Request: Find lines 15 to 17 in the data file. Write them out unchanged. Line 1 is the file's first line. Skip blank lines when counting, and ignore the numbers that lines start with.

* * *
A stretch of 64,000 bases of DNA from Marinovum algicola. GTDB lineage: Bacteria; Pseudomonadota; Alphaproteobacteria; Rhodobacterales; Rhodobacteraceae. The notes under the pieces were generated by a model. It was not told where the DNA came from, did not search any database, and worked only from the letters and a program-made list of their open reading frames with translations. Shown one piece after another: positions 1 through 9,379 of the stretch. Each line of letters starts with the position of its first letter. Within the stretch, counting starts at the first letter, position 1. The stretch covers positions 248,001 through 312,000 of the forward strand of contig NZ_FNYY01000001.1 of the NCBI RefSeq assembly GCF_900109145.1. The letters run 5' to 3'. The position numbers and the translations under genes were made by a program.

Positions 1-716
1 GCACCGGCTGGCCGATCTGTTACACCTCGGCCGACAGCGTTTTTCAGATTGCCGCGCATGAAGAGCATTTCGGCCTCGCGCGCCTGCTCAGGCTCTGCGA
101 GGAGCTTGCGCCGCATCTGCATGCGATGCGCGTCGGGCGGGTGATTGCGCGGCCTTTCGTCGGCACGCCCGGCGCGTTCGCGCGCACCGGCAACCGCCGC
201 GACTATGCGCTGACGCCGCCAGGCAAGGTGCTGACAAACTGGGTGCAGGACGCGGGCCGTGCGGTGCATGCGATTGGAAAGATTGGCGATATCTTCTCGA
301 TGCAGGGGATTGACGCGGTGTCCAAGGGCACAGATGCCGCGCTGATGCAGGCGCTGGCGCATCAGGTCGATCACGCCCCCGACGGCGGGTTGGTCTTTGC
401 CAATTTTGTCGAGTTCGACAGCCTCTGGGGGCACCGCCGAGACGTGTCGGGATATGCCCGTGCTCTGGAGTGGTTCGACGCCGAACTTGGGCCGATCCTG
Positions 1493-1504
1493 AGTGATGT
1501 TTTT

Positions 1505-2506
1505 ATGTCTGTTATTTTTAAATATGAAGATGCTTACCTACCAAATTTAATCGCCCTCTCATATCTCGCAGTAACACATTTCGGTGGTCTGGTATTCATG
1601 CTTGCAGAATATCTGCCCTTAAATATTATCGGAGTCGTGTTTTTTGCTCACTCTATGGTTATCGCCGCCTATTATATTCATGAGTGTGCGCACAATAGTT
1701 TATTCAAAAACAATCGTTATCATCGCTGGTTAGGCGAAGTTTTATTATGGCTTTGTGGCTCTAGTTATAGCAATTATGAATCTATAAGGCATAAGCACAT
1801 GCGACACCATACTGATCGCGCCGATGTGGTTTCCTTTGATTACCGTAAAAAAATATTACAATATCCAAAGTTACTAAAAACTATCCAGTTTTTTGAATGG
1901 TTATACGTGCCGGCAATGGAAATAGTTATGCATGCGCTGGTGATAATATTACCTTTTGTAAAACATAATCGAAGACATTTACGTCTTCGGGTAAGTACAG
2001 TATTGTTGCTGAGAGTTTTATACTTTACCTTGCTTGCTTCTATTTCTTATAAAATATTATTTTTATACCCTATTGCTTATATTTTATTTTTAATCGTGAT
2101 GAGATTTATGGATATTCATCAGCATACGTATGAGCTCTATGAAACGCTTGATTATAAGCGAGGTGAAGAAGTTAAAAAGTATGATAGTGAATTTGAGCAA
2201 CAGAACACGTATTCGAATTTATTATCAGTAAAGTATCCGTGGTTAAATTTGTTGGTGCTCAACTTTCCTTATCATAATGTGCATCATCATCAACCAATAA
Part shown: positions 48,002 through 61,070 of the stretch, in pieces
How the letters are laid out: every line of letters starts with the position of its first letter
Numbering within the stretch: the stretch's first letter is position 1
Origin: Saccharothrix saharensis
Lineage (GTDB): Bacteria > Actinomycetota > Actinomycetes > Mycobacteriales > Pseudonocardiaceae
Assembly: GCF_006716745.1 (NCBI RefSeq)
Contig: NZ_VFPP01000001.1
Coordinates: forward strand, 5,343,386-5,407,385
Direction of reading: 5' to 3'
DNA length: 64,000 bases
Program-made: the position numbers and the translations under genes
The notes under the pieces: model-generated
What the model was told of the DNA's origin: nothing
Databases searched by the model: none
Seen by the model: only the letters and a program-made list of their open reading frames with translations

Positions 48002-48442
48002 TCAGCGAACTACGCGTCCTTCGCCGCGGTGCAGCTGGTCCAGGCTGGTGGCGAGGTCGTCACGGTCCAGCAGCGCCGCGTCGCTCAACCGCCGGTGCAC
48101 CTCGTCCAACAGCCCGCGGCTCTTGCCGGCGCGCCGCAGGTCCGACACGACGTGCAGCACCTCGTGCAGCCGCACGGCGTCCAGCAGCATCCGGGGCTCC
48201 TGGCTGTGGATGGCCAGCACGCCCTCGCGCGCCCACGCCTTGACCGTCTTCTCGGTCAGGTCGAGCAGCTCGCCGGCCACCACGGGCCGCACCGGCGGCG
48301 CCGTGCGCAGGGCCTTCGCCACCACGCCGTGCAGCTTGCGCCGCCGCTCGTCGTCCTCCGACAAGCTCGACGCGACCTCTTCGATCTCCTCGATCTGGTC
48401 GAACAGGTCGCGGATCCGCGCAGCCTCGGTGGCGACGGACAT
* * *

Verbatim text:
1801 GCGACACCATACTGATCGCGCCGATGTGGTTTCCTTTGATTACCGTAAAAAAATATTACAATATCCAAAGTTACTAAAAACTATCCAGTTTTTTGAATGG
1901 TTATACGTGCCGGCAATGGAAATAGTTATGCATGCGCTGGTGATAATATTACCTTTTGTAAAACATAATCGAAGACATTTACGTCTTCGGGTAAGTACAG
2001 TATTGTTGCTGAGAGTTTTATACTTTACCTTGCTTGCTTCTATTTCTTATAAAATATTATTTTTATACCCTATTGCTTATATTTTATTTTTAATCGTGAT